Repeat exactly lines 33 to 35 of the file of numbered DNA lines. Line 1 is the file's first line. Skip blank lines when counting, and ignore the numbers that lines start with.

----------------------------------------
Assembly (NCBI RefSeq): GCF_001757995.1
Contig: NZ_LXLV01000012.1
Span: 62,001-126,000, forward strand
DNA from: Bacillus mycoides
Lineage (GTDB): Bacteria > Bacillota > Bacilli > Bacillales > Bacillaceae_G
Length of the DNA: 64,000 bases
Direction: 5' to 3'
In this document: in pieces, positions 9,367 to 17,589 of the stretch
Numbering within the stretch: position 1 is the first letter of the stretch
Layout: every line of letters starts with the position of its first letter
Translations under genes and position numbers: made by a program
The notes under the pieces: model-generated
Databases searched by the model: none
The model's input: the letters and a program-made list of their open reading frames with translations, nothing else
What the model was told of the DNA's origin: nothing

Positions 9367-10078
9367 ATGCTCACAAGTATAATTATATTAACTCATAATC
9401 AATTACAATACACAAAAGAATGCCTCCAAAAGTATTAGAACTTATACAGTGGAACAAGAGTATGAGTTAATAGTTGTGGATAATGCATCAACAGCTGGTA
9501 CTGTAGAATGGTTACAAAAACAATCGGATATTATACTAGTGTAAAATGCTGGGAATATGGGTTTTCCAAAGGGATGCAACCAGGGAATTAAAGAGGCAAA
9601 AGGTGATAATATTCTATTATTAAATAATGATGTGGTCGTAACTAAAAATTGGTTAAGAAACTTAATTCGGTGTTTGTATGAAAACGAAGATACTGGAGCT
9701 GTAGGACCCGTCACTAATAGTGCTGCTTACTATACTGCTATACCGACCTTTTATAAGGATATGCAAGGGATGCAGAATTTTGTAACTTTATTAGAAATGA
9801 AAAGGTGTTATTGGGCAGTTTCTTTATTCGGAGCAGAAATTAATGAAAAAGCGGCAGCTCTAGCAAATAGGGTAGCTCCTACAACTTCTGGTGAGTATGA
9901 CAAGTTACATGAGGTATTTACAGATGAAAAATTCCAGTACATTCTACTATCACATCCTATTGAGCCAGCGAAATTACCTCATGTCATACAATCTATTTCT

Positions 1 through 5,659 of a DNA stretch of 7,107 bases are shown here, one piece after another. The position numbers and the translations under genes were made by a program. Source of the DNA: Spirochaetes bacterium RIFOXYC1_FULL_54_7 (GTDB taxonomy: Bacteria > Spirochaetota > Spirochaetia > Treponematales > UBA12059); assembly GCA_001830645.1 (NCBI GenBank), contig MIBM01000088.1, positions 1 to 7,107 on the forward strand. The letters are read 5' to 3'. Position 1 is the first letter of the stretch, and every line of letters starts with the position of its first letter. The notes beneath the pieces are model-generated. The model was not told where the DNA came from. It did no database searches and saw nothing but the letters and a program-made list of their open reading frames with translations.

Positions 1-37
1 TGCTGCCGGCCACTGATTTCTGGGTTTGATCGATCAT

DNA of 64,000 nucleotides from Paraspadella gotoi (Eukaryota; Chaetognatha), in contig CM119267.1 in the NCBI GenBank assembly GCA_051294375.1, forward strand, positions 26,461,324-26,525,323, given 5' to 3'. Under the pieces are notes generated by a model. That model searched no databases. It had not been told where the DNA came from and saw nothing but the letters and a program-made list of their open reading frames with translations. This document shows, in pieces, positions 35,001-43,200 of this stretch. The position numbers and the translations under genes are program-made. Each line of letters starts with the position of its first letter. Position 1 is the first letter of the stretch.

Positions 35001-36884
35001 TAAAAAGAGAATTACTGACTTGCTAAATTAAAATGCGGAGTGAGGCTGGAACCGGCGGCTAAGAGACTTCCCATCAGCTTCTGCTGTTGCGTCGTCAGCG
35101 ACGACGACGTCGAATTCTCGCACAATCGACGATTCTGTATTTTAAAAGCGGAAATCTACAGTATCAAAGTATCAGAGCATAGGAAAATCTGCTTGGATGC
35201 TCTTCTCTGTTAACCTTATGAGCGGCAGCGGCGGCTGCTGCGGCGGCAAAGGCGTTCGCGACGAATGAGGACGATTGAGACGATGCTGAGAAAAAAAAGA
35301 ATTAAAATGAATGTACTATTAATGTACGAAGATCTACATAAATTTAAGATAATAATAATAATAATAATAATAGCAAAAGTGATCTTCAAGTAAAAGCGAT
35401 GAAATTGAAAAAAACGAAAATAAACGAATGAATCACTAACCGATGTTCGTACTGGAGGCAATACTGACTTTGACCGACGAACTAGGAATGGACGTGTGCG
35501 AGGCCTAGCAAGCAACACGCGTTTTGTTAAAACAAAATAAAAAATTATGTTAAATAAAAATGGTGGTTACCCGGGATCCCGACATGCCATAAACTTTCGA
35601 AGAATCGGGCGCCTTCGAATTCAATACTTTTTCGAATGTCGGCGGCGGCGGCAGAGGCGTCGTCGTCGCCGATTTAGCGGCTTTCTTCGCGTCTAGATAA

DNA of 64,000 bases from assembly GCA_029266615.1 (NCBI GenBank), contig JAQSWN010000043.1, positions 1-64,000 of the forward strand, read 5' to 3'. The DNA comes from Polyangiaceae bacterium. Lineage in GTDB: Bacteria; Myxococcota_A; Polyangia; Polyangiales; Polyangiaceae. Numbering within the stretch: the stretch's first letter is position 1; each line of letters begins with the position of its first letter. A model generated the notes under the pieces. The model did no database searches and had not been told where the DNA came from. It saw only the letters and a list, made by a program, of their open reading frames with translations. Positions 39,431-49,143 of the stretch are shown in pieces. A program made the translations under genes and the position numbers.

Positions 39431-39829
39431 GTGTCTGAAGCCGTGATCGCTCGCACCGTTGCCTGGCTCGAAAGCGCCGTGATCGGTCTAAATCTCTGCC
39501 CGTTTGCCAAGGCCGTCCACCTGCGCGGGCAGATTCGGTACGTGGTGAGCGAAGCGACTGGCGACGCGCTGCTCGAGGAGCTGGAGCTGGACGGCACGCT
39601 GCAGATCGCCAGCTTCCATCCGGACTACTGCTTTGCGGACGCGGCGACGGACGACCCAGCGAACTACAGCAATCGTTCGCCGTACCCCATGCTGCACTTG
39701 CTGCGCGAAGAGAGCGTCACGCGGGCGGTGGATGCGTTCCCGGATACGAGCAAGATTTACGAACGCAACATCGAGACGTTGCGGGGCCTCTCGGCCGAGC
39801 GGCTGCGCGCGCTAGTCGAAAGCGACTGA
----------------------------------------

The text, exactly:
35401 GAAATTGAAAAAAACGAAAATAAACGAATGAATCACTAACCGATGTTCGTACTGGAGGCAATACTGACTTTGACCGACGAACTAGGAATGGACGTGTGCG
35501 AGGCCTAGCAAGCAACACGCGTTTTGTTAAAACAAAATAAAAAATTATGTTAAATAAAAATGGTGGTTACCCGGGATCCCGACATGCCATAAACTTTCGA
35601 AGAATCGGGCGCCTTCGAATTCAATACTTTTTCGAATGTCGGCGGCGGCGGCAGAGGCGTCGTCGTCGCCGATTTAGCGGCTTTCTTCGCGTCTAGATAA